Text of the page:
Friday’s social entrepreneurship panel at the Stanford Graduate School of Business 2010 Conference on Entrepreneurship included our own Peter Frykman along with Revolution Foods founder and CEO Kristin Groos Richmond, and investors Russ Hall of Legacy Venture and Jed Smith of Catamount Ventures. Moderated by Gina Jorasch, Stanford GSB’s Director of its Public Management Program, the panelists explored the unique position of social enterprises balanced between socially driven non-profit organizations and traditional profit maximizing corporations.
The session focused on the perpetual tension between social mission and profit that serves as a backdrop for the day to day operations of these hybrid businesses. Moderator Jorasch led the discussions to address some basic questions:
• How does a social entrepreneur acquire funding?
A pilot study can demonstrate the validity of an idea to potential investors, Frykman and Richmond agreed. The Revolution Foods pilot program provided an invaluable way for its investors to connect with the students it serves and the meals the company supplies. Demonstrating the business’s impact with real children and their neighborhood school brought the concept to life. Taking a slightly different approach, Frykman found that piloting Driptech in India generated the sales that provided the impetus for his first round of angel funding.
Both philanthropy and investment are good sources of capital. The philosophical differentiation between the two is no longer as sharp as it once was. According to Smith, there are plenty of great investors who are more mission driven. Frykman confirmed that all of Driptech’s investors are interested in financial as well as social returns. Hall emphasized that foundations specifically fund mission and program related investments. No matter what the source, it is important to connect with funders who are intrinsically aligned with the direction of the business.
Foundations, venture capital, and angel investors can all play a role. Smith prefers the professionalism of venture capital funds. Frykman needed institutions that could move quickly as well as go the distance. Individual angel investors have proven to be the more appropriate choice for Driptech in its early stages. Hall added that foundations tend to be conservative, hands off, and dispassionate. VCs are more willing to offer experience and wisdom. Richmond strongly supported including investors with operating experience.
Commercial debt for early stage companies is difficult to find and always has been. The debt market for these ventures is completely cyclical, Smith warned. Loans can kill a company, so an entrepreneur needs to be extremely thoughtful as to when to take them on. Lenders need to be thoughtful, too, he added.
Always have your business hat on, Hall advised. Whether or not the returns of a social enterprise are at the market rate, funders want to know that you have a trustworthy management team, that you can reach scale, and that you have a business plan. Smith added his emphasis on focused objectives together with a culture of innovation and experimentation.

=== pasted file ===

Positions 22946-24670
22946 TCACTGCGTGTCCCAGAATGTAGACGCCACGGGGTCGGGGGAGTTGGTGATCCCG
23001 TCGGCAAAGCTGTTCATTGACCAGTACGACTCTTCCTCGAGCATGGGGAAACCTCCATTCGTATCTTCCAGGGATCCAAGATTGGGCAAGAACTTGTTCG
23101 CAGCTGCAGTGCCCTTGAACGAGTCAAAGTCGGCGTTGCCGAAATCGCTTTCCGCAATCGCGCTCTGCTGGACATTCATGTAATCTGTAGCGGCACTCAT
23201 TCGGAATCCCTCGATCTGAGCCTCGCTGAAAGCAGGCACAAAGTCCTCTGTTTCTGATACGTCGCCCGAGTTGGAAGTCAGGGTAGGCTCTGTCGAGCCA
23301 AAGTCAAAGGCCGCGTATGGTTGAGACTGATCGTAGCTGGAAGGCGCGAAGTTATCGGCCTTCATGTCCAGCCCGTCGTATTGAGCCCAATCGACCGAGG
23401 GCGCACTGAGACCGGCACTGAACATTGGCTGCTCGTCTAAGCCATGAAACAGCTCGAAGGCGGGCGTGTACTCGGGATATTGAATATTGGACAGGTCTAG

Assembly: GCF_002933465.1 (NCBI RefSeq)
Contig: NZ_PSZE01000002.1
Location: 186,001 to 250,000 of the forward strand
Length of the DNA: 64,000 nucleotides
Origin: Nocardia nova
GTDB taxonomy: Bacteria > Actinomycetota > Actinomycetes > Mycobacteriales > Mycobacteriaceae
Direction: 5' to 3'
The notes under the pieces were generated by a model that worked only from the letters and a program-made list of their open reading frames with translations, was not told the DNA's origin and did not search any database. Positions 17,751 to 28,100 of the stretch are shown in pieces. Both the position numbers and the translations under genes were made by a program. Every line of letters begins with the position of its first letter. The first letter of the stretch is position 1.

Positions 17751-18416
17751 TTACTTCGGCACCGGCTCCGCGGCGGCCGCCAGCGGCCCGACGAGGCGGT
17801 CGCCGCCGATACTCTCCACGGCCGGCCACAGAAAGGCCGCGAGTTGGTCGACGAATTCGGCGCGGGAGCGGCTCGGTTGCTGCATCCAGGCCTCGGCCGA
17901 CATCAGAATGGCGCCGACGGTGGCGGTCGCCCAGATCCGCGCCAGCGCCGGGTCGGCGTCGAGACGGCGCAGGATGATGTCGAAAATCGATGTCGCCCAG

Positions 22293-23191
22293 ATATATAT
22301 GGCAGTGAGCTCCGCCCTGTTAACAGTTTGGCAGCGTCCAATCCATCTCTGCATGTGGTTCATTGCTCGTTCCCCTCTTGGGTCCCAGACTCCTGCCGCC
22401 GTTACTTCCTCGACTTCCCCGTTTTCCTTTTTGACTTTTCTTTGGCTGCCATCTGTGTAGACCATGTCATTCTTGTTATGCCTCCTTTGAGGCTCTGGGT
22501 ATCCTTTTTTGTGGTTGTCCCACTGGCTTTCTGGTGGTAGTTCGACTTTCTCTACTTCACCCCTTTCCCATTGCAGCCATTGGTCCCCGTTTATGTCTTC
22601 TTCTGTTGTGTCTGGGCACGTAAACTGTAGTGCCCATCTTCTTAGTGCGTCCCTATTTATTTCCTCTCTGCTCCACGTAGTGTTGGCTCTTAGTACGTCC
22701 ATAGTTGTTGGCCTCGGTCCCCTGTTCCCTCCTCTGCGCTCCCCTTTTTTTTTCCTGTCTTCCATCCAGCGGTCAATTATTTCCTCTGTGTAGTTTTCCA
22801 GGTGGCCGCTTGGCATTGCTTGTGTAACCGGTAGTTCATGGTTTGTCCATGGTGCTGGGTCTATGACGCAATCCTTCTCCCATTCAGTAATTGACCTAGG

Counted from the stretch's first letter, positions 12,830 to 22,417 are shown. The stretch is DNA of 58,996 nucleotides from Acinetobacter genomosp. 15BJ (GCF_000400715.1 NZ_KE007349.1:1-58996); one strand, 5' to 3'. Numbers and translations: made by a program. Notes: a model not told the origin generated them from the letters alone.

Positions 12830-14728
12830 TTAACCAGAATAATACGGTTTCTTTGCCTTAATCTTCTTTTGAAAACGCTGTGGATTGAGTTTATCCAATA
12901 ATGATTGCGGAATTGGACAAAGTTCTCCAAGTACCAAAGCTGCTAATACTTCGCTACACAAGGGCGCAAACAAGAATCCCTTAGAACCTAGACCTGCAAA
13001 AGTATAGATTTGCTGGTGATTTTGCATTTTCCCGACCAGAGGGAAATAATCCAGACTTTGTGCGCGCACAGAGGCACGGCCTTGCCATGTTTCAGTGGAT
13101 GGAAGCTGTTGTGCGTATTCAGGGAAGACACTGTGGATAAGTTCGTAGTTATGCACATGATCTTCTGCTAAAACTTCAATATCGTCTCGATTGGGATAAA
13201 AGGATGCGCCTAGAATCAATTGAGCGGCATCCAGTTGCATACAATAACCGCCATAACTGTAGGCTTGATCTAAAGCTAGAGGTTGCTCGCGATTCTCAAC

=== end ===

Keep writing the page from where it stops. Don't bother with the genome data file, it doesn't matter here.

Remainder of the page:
• How does a for-profit social venture protect its social mission?
Authenticity is key, according to investors Smith and Hall. It is the first requirement for considering social impact across every aspect of a company’s value chain.
Build the social mission into the product offerings, both Frykman and Richmond advised. This approach by Driptech and Revolution Foods has proven to be an effective means of minimizing potential incongruities between the dual bottom lines.
Establish a mission-driven company culture with absolute alignment of the interests of the whole team, including investors, and a strong brand. Panelists unanimously confirmed this to be essential.
• How does a company measure social return?
Early stage companies measure activity, said Hall. Accordingly, Frykman monitors the number of customers Driptech serves. Since customers purchase drip systems themselves, their financial commitment to the product testifies to the value they receive from it. Likewise, for Revolution Foods impact is a matter of scale. Having served seven million meals meeting rigorous nutritional standards, Richmond trusts the in depth testimonials of school staff to verify her company’s success.
Later metrics target efficiency or productivity, Hall continued.
Measuring effectiveness is most important, Smith and Hall agreed. Because these measurements are difficult and require more scientific methods, they tend to happen last.
Hall and Smith believe social entrepreneurship is still a young and emerging approach to doing business. In the past, the delivery of social value was considered to be the exclusive domain of non-profits. Now social entrepreneurs like Frykman and Richmond are revolutionizing that thinking, proving that social value can be provided across a broad spectrum of business models. Consequently, Smith and Hall see a major opportunity to fill the needs of the poor and operate at a profit. “It’s a unique time in history where you can do both exceedingly well,” said Smith. He sees the business powerhouses of the future arising from the likes of Driptech and Revolution Foods. That’s great news for investors as well as society.